Wednesday, January 27, 2021

NECWA Intern Highlight - Coleman Earner

Coleman with dead Common Dolphin at Linnell Landin, Brewster, MA.

Hello! My name is Coleman Earner and I am in my Junior year at the Massachusetts Maritime Academy (MMA). I am currently studying Marine Science, Safety, and Environmental Protection (MSSEP) with a minor in Marine Biology. From a young age, I was fascinated by the ocean ecosystem and all of its moving parts. Since then, I’ve known for certain that I wanted to pursue the field of Marine Biology. During my time at the Massachusetts Maritime Academy, I became especially interested in the phenomenon of stranded marine life. Participating in marine wildlife rescues and field research are activities that I’ve wanted to become involved in for a long time. I first heard about NECWA through one of Mass Maritime’s Career fairs as well as recommendations from various fellow students, which drove me to become more involved with their program through a MMA Winter Co-op Program. 


Dead Ocean Sunfish stranded on
Great Island, Wellfleet, MA.


My first day of fieldwork at NECWA consisted of walking Great Island in Wellfleet, MA in search of a stranded Ocean Sunfish carcass that was reported to NECWA the day before. The primary goal of this expedition was to report and record any washed-up marine life as well as learn the basics of proper searching and data collection. Along with another intern from MMA, Jack Gerrior, we successfully located the fresh Ocean Sunfish carcass and began collecting the requisite photographs and data. This experience was extremely invigorating and piqued my interest in further field research. I was fortunate enough to be able to work-up a fresh Ocean Sunfish carcass, as this instance would be the last new Ocean Sunfish stranding of the 2020/2021 stranding season.


Live Loggerhead Sea Turtle rescued by Coleman Earner
and Jack Gerrior at Beach Point, Truro, MA.


Along with various necropsies of Torpedo Rays and Ocean Sunfish, I was lucky to be involved with a number of rescues such as various seabirds and the rescue of a live Loggerhead Sea Turtle. As I was walking from Top Mast Resort south to Cold Storage Beach, I saw this turtle in the surf being pulled back out to sea. I had to wade into the surf to rescue this cold-stunned turtle and contacted Wellfleet Bay Wildlife Sanctuary in Wellfleet for a pick-up. Being part of rescue efforts directly was an incredible experience and I am very thankful that I was able to make a difference.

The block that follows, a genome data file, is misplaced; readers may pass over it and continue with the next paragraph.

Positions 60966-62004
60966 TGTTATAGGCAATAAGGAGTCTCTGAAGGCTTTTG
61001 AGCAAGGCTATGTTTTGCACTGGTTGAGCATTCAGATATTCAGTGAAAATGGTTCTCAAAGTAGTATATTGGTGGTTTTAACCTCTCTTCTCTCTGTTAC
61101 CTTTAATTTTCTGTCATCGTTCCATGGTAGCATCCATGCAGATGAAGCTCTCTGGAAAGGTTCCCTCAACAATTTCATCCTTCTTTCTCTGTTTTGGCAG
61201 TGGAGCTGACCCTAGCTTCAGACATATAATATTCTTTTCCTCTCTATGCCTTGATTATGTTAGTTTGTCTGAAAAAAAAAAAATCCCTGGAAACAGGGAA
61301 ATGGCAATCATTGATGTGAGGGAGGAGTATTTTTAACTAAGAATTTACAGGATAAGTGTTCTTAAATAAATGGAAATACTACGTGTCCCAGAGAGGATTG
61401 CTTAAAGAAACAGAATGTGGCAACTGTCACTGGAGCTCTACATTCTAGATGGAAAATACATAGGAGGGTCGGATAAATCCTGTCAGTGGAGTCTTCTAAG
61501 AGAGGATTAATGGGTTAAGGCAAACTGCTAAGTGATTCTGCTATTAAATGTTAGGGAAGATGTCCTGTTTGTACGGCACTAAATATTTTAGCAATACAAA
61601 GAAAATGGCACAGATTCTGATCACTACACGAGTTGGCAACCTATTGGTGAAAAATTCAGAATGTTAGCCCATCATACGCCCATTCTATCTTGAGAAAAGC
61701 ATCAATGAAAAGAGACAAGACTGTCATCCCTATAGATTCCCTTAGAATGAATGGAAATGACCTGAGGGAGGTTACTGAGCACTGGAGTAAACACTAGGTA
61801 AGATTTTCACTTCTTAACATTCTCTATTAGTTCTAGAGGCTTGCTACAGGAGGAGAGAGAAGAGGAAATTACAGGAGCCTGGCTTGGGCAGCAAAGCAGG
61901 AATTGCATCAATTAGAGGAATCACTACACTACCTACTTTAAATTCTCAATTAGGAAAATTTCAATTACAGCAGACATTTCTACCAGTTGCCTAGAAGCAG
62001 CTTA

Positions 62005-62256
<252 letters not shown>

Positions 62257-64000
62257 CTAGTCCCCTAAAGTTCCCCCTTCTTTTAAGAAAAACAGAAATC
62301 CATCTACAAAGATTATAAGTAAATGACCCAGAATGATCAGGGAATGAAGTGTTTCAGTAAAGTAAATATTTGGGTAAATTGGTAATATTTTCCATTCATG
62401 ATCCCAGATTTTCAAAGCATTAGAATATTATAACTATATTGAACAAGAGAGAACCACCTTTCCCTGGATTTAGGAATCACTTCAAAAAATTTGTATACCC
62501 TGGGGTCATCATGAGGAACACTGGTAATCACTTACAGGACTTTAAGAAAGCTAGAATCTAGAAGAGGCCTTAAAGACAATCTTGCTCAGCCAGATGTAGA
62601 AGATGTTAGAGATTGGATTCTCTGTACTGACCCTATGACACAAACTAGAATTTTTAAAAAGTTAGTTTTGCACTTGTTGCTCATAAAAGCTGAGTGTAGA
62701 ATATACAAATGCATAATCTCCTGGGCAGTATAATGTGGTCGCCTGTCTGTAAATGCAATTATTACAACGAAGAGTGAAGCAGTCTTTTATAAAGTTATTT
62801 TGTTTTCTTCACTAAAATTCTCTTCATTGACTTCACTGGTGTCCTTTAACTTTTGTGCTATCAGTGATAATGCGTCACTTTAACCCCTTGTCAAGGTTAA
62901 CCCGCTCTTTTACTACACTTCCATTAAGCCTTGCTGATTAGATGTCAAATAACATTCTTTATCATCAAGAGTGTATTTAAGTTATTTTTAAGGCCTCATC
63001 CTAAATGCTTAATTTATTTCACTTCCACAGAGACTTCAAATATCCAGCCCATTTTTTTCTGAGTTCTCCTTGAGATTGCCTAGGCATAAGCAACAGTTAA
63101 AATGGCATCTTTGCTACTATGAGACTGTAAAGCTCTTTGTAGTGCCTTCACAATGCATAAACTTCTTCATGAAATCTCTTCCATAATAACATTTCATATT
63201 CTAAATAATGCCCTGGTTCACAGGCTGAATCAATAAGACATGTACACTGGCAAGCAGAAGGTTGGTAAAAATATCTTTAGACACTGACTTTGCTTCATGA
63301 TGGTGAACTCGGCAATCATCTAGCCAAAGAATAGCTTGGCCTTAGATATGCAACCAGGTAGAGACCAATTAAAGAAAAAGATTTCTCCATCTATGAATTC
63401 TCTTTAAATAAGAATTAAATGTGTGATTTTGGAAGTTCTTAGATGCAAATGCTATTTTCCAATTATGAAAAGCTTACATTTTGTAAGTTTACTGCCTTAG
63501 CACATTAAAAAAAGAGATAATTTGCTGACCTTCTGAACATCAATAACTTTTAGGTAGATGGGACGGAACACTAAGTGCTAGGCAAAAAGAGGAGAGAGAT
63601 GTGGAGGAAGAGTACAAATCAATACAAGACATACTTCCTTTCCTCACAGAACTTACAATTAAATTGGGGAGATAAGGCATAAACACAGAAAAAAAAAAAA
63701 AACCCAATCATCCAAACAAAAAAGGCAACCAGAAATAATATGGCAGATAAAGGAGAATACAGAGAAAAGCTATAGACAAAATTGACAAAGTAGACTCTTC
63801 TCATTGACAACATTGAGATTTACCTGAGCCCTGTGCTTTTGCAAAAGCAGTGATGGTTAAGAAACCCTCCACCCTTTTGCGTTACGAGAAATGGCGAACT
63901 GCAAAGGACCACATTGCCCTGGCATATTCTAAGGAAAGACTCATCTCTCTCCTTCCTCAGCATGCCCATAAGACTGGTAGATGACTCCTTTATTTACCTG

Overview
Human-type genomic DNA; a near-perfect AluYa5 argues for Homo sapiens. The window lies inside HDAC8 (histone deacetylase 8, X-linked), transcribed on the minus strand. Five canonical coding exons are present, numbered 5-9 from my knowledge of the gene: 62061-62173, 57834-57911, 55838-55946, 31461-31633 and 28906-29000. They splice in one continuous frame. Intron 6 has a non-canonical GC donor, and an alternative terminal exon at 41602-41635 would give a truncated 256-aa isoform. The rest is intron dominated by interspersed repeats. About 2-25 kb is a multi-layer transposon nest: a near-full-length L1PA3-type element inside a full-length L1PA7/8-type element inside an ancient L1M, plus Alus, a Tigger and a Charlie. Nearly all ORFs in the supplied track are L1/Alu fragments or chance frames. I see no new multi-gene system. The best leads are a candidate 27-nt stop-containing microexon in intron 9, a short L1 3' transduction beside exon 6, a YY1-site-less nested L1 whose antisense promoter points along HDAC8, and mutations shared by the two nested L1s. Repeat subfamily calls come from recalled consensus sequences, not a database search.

Coleman photographing a dead torpedo ray on
Point of Rocks Beach, Brewster, MA.


During my time with NECWA, I also appreciated the direct and in-depth instruction provided by my supervisor, Krill Carson regarding the "how-tos" with beach rescues and necropsies. I picked-up a variety of techniques quickly such as how best to survey beaches for stranded animals and proper techniques used for data collection and measurements. My internship experience at NECWA has given me insights into the various elements of marine biology and fieldwork, including necropsies, photo-ID and video documentation. I also learned how to thoroughly document strandings through GPS positions, body measurements and weights. Back in the lab, I participated in tracking weather conditions and being involved in data input and analysis. Rescuing marine animals in need and analyzing stranded marine life data has piqued my interest in marine biology fieldwork even further. 


Live Loggerhead rescued from Beach Point, Truro, MA

My hopes for the future would be to find a career in the field of Marine Ecology, Seabird Protection, or general Coastal Conservation efforts. If you would like to learn more about Mass Maritime’s MSSEP Program, click HERE

Article by Coleman Earner, Junior at Mass Maritime Academy